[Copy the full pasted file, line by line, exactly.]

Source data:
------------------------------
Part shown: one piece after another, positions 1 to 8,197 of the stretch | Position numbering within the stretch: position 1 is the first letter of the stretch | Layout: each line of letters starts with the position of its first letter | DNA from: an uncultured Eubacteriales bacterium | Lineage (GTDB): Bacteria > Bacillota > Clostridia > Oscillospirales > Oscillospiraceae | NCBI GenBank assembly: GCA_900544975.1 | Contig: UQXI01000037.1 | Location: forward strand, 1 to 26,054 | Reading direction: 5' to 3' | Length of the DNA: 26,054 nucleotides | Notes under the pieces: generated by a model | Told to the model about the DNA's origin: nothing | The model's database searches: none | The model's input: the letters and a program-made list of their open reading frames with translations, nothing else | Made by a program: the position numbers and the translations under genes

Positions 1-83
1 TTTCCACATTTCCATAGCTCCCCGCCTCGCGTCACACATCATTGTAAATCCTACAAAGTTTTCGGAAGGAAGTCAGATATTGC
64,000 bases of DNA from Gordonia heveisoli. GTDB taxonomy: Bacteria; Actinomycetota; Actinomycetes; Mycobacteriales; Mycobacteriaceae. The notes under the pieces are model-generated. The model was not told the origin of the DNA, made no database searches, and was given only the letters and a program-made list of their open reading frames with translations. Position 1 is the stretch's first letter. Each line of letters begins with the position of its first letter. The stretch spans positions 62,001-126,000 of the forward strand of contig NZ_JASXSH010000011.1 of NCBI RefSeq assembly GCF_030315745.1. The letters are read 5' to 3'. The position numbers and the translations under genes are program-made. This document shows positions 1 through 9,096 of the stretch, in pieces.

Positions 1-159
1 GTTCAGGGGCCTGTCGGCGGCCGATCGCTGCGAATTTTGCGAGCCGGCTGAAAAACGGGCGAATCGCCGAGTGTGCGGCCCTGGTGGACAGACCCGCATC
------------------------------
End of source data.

Part shown: one piece after another, positions 1 to 8,197 of the stretch | Position numbering within the stretch: position 1 is the first letter of the stretch | Layout: each line of letters starts with the position of its first letter | DNA from: an uncultured Eubacteriales bacterium | Lineage (GTDB): Bacteria > Bacillota > Clostridia > Oscillospirales > Oscillospiraceae | NCBI GenBank assembly: GCA_900544975.1 | Contig: UQXI01000037.1 | Location: forward strand, 1 to 26,054 | Reading direction: 5' to 3' | Length of the DNA: 26,054 nucleotides | Notes under the pieces: generated by a model | Told to the model about the DNA's origin: nothing | The model's database searches: none | The model's input: the letters and a program-made list of their open reading frames with translations, nothing else | Made by a program: the position numbers and the translations under genes

Positions 1-83
1 TTTCCACATTTCCATAGCTCCCCGCCTCGCGTCACACATCATTGTAAATCCTACAAAGTTTTCGGAAGGAAGTCAGATATTGC
64,000 bases of DNA from Gordonia heveisoli. GTDB taxonomy: Bacteria; Actinomycetota; Actinomycetes; Mycobacteriales; Mycobacteriaceae. The notes under the pieces are model-generated. The model was not told the origin of the DNA, made no database searches, and was given only the letters and a program-made list of their open reading frames with translations. Position 1 is the stretch's first letter. Each line of letters begins with the position of its first letter. The stretch spans positions 62,001-126,000 of the forward strand of contig NZ_JASXSH010000011.1 of NCBI RefSeq assembly GCF_030315745.1. The letters are read 5' to 3'. The position numbers and the translations under genes are program-made. This document shows positions 1 through 9,096 of the stretch, in pieces.

Positions 1-159
1 GTTCAGGGGCCTGTCGGCGGCCGATCGCTGCGAATTTTGCGAGCCGGCTGAAAAACGGGCGAATCGCCGAGTGTGCGGCCCTGGTGGACAGACCCGCATC